Music is integral to the visuals but none leads the other. Instead there is a semantic exchange whereby the music and text of the arias give meaning to the actions, while the actions re-contextualize the arias (which were originally written for a different dramatic context). The use of opera instead of popular music is an exploration in bridging the gap between historical or “high art” and everyday relevance. Although opera has been utilized in film before, it has typically been an ambient device vs. integral to the action and visuals. There is a reverence in the “high art” status of opera and its use, particularly in the films of Werner Shroeter. STILLE STADT takes a novel approach by recontextualizing and making opera integral to the actions and visuals, by making it stand in for Everyman’s thoughts and feelings as he goes about everyday life. In a way, STILLE STADT is a play on the notion of silence in silent film, where the visuals are removed from ambient sound and accompanied by music. However the music in STILLE STADT pulls a thread through history so that it both represents a kind of loss, as well as comes together in a newly relevant way in the contemporary city.

Chen’s portrait of the city is ultimately a portrait of a prison, and the prisoners who long for liberation. A man’s inner world is lit with lyricism, even at his most despairing. Chen has created a highly original film form, revealing to us the songs hidden behind the silence.

David Finkelstein, Critic

Structurally, the experimental-narrative and opera-film hybrid form of STILLE STADT emerged from larger aesthetic and philosophical questions. Is it possible to deal with the general public apathy towards art? Is it possible to raise people’s consciousness in a non-didactic manner? Is it possible to communicate complex issues without relying on academic / esoteric semantics? Is it possible move experimental from “difficult” and “edgy”? Is it possible to do the above in a highly sensual fashion (e.g. via beautiful singing and visuals)?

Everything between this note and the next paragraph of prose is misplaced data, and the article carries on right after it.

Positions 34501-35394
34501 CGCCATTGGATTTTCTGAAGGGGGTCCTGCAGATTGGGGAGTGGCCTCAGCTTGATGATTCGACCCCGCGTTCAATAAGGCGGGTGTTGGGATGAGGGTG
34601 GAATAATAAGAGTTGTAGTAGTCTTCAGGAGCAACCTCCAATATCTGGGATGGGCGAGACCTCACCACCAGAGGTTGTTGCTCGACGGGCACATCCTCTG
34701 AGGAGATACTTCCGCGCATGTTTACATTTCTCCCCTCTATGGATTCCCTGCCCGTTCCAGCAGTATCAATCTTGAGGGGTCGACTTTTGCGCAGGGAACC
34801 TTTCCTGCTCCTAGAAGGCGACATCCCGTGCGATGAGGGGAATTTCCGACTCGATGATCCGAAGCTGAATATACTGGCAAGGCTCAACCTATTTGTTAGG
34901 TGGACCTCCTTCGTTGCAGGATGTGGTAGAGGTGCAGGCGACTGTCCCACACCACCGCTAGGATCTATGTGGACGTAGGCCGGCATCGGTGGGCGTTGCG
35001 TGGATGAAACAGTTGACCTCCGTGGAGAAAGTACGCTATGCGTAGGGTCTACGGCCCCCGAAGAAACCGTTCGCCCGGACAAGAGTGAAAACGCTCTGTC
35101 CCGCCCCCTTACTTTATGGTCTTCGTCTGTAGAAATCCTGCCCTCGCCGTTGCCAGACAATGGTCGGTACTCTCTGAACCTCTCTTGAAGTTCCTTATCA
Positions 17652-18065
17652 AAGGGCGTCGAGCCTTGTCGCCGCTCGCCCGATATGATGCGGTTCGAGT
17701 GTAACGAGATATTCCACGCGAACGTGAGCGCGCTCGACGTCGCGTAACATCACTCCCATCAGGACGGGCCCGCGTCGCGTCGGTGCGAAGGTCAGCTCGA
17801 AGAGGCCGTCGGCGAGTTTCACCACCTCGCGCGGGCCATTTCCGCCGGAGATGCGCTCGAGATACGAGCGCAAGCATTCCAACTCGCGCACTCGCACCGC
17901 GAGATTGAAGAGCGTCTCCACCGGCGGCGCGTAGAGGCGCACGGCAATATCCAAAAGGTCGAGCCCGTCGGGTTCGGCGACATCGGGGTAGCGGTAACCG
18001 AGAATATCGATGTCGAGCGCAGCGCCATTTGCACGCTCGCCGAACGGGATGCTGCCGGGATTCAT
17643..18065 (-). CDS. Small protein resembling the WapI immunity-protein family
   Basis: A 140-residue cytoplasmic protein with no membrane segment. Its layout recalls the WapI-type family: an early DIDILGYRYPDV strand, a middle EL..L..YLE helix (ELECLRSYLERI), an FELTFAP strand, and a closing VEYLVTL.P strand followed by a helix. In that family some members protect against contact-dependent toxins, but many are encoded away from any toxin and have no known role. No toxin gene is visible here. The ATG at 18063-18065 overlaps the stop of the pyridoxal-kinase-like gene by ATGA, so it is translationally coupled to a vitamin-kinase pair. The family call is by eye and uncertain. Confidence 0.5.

The rhythm with this alternation of slow shots and fast ones, conveying both the frenzy and vacuity of a big city life. The repetition of situations, the dangerous encounters, the eternal wandering. The film manages to renders the actual feelings generated by these impersonal big cities … The direct link with Walther Ruttman’s hymn to the city, although here it is a warning, a critic.

Simon Bertrand, Curator
Thanks to funding support from:

Stephen Chen as Everyman Vasilios Filippakis as Lover #1
John Marcucci as Fling Dustin George as Lover #2
Peter Mazzucco as Businessman Joseph Jr Yeboah as Lover #3
Andrew Bee as Stranger Andrew Kines as Homeless man
Trevor Ketcheson as Crush Gabriel Shaughnessy as Lover #4
Brendan O’ Gorman as Date #1 Jeffrey Leonard as Date #2
Sammy Allouba as Escort Milan Carmona as Lover #5
David Phillips as Boss  


dissonance productions
Started by trans-discplinary art-ivist Stephen Chen to consolidate his recent work; as well as facilitate collaboration with others. Stephen’s oeuvre is often allegorical as well as simultaneously deconstruct and hybridize the very forms he works in. Disdaining academic and esoteric expressions, as well as institutional conventions and practices, Stephen explores complex ideas and issues immanent in his works through experiments in form and technique.